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The French regard La Fontaine as one of their greatest poets. He is certainly the most popular, and French literature is so penetrated with his fables that an intimate acquaintance with them is necessary in order to understand it. For this reason alone all students of French literature should read these fables, which have, however, a decided linguistic and literary value of their own, aside from their influence on modern literature. The present edition contains a larger number of these fables than most other editions with English notes, thus not only furnishing more reading-matter for interested students, but also allowing a larger range of choice in case it is not deemed advisable to read the entire collection. All of the most popular fables are here included, and all, or nearly all, that have any distinct literary value. A few unimportant ones have been added merely because they were easy or amusing. Standard editions contain two hundred and thirtyeight fables. A few of these are too long for an edition of this kind, and a few otherwise excellent fables contain passages inappropriate for reading in class. Some attempt has been made to arrange the fables in the order of their difficulty, and consequently no long or difficult one has been placed near the beginning of the book. For the convenience of the instructor in assigning lessons, care has been taken that several long fables shall not immediately follow each other.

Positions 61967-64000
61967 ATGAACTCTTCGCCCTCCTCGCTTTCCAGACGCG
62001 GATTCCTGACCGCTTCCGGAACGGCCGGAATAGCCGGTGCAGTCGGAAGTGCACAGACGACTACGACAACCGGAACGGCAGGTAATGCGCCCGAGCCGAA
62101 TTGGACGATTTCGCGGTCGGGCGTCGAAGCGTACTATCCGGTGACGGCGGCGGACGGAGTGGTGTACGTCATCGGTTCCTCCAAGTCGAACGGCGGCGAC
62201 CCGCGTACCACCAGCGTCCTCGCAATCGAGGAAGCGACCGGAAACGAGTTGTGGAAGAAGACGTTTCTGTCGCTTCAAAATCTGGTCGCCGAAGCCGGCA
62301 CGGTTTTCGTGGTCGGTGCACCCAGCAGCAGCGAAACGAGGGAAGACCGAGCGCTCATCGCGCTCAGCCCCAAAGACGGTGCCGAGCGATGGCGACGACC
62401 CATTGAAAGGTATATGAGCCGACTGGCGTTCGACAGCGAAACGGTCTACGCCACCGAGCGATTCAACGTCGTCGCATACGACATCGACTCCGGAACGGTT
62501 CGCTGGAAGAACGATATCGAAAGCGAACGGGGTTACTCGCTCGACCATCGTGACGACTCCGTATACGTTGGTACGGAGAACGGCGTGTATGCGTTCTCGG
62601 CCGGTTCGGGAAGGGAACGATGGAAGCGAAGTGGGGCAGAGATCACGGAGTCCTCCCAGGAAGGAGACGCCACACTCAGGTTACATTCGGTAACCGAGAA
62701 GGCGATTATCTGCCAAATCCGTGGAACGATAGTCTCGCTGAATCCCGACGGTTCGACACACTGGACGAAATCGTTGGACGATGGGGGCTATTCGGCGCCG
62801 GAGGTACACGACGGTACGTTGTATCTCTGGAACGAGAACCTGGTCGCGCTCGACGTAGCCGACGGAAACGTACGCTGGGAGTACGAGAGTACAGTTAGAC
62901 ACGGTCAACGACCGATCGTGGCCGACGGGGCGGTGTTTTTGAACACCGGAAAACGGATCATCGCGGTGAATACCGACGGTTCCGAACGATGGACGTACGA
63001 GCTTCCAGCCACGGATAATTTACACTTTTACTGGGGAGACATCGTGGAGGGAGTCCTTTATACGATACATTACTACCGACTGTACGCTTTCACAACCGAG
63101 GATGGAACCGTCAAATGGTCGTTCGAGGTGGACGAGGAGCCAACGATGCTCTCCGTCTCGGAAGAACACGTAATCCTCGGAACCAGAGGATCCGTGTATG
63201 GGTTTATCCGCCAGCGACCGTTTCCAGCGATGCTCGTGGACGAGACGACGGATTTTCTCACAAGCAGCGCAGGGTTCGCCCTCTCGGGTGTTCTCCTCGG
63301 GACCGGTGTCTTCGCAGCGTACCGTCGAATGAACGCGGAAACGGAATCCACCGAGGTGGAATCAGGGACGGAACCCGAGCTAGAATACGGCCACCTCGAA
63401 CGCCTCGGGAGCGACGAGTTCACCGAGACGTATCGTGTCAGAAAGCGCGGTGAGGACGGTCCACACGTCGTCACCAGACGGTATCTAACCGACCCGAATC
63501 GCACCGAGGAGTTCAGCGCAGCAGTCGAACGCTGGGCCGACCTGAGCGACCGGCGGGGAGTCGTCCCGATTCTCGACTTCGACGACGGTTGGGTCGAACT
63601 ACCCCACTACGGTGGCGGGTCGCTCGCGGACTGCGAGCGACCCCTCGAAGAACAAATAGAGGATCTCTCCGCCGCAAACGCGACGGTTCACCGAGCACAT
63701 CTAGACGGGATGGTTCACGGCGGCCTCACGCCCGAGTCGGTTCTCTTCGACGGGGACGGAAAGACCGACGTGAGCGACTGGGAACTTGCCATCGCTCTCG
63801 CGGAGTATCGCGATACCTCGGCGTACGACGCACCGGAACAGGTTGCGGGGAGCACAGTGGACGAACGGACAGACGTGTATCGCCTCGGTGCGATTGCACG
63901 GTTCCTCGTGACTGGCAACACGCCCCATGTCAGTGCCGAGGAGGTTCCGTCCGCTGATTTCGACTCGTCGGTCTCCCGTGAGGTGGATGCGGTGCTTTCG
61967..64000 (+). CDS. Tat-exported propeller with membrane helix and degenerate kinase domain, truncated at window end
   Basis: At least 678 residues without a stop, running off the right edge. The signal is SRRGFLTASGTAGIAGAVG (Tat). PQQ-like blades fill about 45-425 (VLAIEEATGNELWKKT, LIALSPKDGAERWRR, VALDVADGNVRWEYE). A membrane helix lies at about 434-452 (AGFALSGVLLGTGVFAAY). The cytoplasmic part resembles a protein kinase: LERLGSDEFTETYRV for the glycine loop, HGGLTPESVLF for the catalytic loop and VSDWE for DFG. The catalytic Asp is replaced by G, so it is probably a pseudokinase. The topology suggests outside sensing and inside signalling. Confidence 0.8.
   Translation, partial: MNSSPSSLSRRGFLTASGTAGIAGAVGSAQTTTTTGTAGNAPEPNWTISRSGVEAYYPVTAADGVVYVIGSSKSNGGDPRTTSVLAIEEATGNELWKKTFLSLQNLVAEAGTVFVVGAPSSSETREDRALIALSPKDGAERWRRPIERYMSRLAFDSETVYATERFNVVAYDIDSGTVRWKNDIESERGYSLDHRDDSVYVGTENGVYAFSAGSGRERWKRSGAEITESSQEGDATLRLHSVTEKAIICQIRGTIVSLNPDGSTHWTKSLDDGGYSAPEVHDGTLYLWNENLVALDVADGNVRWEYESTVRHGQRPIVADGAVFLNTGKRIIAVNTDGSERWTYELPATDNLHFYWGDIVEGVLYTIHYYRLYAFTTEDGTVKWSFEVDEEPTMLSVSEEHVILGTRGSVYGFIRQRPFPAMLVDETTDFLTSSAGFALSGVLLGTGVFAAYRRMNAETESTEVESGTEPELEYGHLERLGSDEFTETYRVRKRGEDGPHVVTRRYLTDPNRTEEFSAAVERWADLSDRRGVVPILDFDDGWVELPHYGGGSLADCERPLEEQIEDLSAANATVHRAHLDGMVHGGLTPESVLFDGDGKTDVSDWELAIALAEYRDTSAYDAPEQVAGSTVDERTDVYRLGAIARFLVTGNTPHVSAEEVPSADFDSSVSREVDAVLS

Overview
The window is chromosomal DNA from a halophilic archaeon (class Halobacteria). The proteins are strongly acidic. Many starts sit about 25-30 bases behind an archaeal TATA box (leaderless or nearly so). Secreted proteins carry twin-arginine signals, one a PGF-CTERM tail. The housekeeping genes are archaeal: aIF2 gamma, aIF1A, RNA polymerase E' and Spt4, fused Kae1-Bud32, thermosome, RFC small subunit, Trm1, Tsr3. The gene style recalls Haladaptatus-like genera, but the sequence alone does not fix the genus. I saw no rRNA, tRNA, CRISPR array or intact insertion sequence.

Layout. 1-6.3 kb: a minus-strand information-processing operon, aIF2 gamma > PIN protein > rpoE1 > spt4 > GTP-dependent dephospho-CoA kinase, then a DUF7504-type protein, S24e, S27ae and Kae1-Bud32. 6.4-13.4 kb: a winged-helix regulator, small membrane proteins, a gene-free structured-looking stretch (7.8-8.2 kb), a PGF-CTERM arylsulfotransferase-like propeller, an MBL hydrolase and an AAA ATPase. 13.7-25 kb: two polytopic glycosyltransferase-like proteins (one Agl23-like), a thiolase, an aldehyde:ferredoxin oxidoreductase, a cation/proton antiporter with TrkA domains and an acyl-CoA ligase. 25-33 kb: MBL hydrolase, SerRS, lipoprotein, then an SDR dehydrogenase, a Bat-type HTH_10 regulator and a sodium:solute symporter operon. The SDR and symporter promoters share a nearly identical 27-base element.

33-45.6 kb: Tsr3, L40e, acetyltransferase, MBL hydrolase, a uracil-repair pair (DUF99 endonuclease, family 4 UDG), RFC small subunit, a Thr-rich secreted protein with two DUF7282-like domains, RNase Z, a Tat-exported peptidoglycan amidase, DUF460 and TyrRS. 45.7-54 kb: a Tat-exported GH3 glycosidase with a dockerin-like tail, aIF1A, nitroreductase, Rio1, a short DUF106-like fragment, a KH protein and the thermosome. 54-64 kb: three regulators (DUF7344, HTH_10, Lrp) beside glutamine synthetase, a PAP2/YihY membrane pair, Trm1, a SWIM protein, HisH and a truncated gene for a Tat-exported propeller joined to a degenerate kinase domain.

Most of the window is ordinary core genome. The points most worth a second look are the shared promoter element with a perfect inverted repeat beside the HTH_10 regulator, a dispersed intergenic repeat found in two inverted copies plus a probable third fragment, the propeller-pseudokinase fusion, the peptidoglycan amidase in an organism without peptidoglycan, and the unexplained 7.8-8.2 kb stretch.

Since the object of this edition is purely literary and not philological, the text has been modernized wherever such treatment did not interfer, with the versification. Where